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Medical journal says concerns raised over massive hydroxychloroquine study
Medical journal The Lancet publicly acknowledged Tuesday that a massive study on hydroxychloroquine that raised serious health concerns about the anti-malaria drug was potentially flawed.
The Lancet issued an "expression of concern" on a study it published last month of nearly 100,000 patients that tied hydroxychloroquine and chloroquine to a higher risk of death in hospitalized patients with the coronavirus.
The journal said that "serious scientific questions have been brought to our attention" about the study and that the authors have commissioned an independent review of the data.
When it was published in late May, the study of 96,000 hospitalized COVID-19 patients across six continents was touted as the largest and most definitive analysis to date on the effects of treating COVID-19 patients with hydroxychloroquine or chloroquine.
The study found that the drugs were not only largely ineffective at treating or preventing the virus but also linked to a higher risk of death.
The study relied on an analysis of a database with medical records from patients across 671 hospitals rather than a comprehensive randomized trial.
Still, the journal is highly influential, and following the study's publication, two major clinical trials of hydroxychloroquine were paused, one from the World Health Organization and the other in the United Kingdom. France also stopped allowing the use of the drug in hospitals.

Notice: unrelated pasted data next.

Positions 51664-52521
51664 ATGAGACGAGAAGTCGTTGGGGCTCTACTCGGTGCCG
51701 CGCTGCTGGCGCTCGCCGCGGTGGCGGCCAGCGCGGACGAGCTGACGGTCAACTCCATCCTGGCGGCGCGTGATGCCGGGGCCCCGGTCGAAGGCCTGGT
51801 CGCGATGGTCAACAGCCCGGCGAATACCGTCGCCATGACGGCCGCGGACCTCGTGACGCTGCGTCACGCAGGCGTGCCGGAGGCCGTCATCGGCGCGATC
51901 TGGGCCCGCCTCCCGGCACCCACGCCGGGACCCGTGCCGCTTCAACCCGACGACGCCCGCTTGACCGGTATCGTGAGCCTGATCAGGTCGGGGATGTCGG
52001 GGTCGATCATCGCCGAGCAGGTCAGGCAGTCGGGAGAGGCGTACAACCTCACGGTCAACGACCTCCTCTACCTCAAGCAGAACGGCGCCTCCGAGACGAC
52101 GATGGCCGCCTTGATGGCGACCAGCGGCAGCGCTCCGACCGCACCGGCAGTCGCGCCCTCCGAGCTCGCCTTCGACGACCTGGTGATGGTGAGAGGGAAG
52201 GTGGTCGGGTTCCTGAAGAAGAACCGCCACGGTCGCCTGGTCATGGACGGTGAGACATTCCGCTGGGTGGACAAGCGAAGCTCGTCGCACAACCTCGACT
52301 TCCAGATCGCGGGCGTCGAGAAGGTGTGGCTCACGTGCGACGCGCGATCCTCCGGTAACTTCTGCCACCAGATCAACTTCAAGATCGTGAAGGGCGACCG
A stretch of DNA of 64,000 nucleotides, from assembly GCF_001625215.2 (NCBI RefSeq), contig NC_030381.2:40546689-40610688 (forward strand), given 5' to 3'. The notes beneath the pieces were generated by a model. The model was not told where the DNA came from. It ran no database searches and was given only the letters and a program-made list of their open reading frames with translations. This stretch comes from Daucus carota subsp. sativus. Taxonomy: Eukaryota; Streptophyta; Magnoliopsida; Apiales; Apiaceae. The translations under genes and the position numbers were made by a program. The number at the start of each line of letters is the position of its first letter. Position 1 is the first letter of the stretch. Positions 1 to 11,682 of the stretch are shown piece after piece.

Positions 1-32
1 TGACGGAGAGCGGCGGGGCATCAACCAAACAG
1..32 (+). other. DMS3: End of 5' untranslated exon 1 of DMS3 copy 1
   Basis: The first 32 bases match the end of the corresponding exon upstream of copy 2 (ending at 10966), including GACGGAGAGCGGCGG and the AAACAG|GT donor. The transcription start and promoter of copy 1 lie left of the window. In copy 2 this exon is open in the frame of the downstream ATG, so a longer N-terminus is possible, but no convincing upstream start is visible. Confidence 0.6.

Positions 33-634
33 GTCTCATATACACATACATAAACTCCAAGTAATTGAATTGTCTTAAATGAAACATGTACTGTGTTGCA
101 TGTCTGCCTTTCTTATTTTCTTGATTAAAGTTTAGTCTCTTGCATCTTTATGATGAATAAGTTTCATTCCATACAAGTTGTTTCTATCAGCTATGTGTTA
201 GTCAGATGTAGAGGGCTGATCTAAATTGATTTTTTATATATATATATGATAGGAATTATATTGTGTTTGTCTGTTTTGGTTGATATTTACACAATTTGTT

Clinical trials are still underway in the U.S.
Following the publication of the study, numerous scientists around the world raised concerns with what they said was inconsistent data in the report.
The study's authors, led by Mandeep Mehra of Harvard Medical School, have repeatedly declined to release their underlying data, despite signing a pledge to share information on the coronavirus.
Last week, the study's research team corrected some of its data but said its conclusions remained the same.
The company Surgisphere, which assembled the database used in the study, defended its work and said observational studies should not be substituted for randomized trials.
Controversy has swirled around hydroxychloroquine as a potential COVID-19 treatment, as President Trump has promoted it for months. He claimed he even took it himself, even though there has been no clear evidence that it's safe or effective for preventing or treating the coronavirus. The use of the drug has turned into a partisan issue, and the update from The Lancet is likely to muddy the waters even further.